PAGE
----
Japanese · SLAP (Speak Like A Person) Exercises

SLAP#5 Miss World Japan: “People always ask if I’m pure Japanese” … in the passive voice.

I stumbled upon the Japan Times’ Bilingual series, which features articles in mostly English, but also includes key sentences in Japanese. In particular, I found this interview with Miss World Japan 2016, whose ethnicity (she is half-Indian) caused a bit of a stir!

jap1
Priyanka Yoshikawa, aka Miss World Japan 2016

Most important for us though is that she uses the “passive tense” in Japanese when we wouldn’t use it in English.

If you need to review how to form passive verbs, check this out. Then come back to learn how to use the passive voice to sound waayyy more Japanese in everyday conversations.

Exhibit A:

純粋な日本人かどうか聞かれる
People ask me whether or not I’m ‘pure Japanese’

純粋【じゅんすい】pure かどうか = whether or not 聞【き】かれる to be asked

Notice how in English, we would say, “People ask me…” (人々は私に…と聞く) whereas in Japanese, they say “(I) am asked…” (…聞かれる).

She uses the passive tense again in another part of the interview, where she talks about how other Japanese kids treated her growing up.

Exhibit B:

まるでバイ菌のように思われた
Everyone thought I was like a germ*

まるで…のように: it’s almost as if…; like…  バイ菌【きん】germ 思【おも】われた to be thought of

*A more English way of expressing this idea is “People avoided me like the plague.”

Notice how instead of “Everyone thought I was like a germ” or as we might say in direct-translation, みんなは私をまるでバイ菌のようだと思った, she says “I was thought to be a germ”: まるでバイ菌のように思われた. Short and sweet, eh?

Although the passive voice sounds awkward in English, do you notice how much more awesome the passive sentences are in Japanese? Here they are again:

Exhibit A:
Clunky Japanese:
 人々は私に純粋な日本人かどうか聞く
Native Japanese: 純粋な日本人かどうか聞かれる

Exhibit B:
Clunky Japanese: 
みんなは私をまるでバイ菌のようだと思った
Native Japanese: 
まるでバイ菌のように思われた

Why the passive voice?

I think the reason that Japanese people use the passive voice is because it allows them to omit the subject of their sentence. Which they already do all the time.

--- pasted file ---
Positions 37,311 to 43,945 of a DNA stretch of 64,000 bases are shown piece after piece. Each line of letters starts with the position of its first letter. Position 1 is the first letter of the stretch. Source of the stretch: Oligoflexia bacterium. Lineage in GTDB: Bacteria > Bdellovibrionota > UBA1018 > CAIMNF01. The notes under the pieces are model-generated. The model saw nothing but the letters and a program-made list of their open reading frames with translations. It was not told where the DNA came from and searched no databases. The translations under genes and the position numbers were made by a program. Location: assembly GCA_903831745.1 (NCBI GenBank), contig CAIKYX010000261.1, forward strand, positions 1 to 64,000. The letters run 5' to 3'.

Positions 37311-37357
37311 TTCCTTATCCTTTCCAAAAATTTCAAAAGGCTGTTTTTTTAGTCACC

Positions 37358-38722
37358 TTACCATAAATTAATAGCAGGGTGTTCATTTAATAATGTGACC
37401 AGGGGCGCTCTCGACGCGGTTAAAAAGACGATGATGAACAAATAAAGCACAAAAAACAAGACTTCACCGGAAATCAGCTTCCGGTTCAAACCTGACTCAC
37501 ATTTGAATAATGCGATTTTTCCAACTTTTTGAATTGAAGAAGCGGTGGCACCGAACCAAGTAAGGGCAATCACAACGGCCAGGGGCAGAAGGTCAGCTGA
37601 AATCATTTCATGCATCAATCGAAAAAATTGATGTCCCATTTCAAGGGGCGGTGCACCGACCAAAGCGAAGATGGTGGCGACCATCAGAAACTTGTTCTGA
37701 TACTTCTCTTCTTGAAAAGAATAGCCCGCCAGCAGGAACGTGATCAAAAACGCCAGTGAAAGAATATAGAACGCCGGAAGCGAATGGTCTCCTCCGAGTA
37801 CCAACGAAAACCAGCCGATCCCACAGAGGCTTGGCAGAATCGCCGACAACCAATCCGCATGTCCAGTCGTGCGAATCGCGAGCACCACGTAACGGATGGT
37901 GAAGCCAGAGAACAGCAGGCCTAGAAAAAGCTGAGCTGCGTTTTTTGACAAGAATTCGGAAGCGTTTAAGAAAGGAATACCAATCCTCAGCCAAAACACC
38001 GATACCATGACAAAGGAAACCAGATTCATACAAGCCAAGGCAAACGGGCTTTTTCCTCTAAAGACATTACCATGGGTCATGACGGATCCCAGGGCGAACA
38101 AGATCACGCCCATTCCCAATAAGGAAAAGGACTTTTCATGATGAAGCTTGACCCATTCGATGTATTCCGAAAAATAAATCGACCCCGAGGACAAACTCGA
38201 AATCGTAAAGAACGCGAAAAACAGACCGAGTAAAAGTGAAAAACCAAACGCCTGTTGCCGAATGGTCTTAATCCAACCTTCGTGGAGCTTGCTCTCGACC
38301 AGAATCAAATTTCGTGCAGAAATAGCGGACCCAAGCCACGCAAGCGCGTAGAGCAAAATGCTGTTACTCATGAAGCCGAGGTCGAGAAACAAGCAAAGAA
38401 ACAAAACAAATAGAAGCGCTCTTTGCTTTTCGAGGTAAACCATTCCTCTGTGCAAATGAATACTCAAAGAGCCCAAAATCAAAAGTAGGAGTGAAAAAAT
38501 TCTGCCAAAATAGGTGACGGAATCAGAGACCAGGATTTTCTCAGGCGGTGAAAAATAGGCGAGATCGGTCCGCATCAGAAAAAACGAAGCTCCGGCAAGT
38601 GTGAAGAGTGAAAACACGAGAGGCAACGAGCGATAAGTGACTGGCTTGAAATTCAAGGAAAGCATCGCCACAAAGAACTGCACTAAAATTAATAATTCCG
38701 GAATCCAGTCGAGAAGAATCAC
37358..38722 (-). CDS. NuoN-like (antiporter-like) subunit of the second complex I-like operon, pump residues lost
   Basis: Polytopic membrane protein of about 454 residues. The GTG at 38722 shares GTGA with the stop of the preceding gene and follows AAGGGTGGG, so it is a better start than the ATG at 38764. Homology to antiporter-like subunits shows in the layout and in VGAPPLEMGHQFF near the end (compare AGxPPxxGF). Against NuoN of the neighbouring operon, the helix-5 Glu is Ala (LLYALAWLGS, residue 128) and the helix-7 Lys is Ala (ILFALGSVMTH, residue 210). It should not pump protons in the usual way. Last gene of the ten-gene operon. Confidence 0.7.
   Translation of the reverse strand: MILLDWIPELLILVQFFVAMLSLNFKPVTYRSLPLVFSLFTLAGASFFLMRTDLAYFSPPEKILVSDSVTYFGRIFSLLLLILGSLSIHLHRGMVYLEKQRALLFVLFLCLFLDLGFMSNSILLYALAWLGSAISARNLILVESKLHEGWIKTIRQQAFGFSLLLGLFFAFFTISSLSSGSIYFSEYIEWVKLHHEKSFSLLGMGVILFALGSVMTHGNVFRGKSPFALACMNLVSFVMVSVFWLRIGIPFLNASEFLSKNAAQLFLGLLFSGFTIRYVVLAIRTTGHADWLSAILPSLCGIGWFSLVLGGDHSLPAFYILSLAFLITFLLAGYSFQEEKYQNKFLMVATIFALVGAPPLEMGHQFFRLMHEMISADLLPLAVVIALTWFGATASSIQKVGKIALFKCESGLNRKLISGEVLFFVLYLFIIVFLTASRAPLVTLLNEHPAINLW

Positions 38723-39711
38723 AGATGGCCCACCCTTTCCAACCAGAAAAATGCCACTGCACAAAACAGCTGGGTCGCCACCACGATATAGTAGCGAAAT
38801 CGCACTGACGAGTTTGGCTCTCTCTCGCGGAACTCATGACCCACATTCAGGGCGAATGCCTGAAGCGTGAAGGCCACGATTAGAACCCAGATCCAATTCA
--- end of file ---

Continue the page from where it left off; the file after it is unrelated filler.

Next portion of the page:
But it also has the effect of making the sentence less pointed and less accusative. This is especially the case in situations where you need to indirectly reject something someone said. For instance, if someone tells you they like you (好きです❤️), but you don’t like them back: そんなこと言われても… ></ Even if I am told such a thing (I don’t like you back).

Notice how with the passive voice they don’t need to pointedly say “you”. It’s all wrapped into the passive tense. Perhaps Miss World Japan was using the passive voice also for this reason. She didn’t want to call out specifically WHO thought she was a germ or WHO asked about her racial purity.

But more likely she didn’t even think to call out people. That’s just how Japanese people are USED TO speaking in these situations… and how we should speak Japanese if we want to SLAP!

Your Turn!

Get some practice. Now.

  • If someone hits on you by telling you you’re gorgeous, and you want to say, “I get that a lot” or “People tell me that a lot,” you can put the following phrase in the passive voice: よく言う –> Answer (Literally, “I am often told.”)
  • You can fake-complain to your friends by saying people often hit on you, or as the Japanese would say “I’m often hit on”: Put よくナンパする in passive voice –> Answer
  • If you don’t look Japanese, chances are Japanese people will assume you don’t speak Japanese and speak to you in English. To describe this situation you can put the following in the passive tense: (日本人に見えないので、)よく英語で話しかける –> Answer

So next time you find yourself making a long, drawn-out sentence about people doing something to YOU (positive or negative), consider using the passive voice.

4 thoughts on “SLAP#5 Miss World Japan: “People always ask if I’m pure Japanese” … in the passive voice.

  1. As I prepare to publish my memoir that details a 21-year Japanese affliction, I recognize how often I used passive and past perfect. It was unavoidable as language deeply affects our thinking.

    Like

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